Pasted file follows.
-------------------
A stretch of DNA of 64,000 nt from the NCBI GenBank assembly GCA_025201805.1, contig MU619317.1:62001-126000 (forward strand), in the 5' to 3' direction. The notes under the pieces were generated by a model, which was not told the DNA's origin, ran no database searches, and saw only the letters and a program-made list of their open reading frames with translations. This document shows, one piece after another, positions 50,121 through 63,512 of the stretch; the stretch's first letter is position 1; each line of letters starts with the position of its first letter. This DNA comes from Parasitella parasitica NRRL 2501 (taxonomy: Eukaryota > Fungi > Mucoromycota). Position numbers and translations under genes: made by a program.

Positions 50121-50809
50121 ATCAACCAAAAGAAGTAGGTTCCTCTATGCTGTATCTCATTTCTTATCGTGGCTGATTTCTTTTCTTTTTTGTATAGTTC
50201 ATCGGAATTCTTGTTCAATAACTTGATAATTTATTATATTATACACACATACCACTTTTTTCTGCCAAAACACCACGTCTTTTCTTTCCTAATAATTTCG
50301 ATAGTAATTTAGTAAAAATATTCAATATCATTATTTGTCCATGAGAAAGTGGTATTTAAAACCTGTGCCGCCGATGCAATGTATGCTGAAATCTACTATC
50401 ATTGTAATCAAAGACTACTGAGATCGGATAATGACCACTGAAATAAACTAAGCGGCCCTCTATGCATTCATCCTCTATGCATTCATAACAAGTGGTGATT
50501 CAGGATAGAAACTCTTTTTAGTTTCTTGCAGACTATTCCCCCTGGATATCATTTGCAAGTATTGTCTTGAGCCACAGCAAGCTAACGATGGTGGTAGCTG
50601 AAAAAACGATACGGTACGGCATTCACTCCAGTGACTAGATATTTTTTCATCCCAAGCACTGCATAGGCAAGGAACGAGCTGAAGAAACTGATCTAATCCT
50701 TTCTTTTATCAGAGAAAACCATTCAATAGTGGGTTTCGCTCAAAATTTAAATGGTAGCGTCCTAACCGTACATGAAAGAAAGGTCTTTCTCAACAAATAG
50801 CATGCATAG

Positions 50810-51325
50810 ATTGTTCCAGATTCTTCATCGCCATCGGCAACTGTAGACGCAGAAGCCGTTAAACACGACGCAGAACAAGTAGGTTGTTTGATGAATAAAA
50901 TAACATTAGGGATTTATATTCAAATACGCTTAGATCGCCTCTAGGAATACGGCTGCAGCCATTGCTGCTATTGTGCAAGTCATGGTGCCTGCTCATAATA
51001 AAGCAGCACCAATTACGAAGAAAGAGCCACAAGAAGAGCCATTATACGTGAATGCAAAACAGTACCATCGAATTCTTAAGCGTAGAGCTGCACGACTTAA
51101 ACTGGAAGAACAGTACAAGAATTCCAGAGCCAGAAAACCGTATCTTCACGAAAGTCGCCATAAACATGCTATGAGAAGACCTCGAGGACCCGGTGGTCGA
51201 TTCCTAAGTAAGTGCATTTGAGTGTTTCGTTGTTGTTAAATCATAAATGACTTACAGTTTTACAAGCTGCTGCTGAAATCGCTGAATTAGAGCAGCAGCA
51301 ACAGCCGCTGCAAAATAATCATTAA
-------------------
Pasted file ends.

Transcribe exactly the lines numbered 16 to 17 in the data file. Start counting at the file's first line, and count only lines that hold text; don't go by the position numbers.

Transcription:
51201 TTCCTAAGTAAGTGCATTTGAGTGTTTCGTTGTTGTTAAATCATAAATGACTTACAGTTTTACAAGCTGCTGCTGAAATCGCTGAATTAGAGCAGCAGCA
51301 ACAGCCGCTGCAAAATAATCATTAA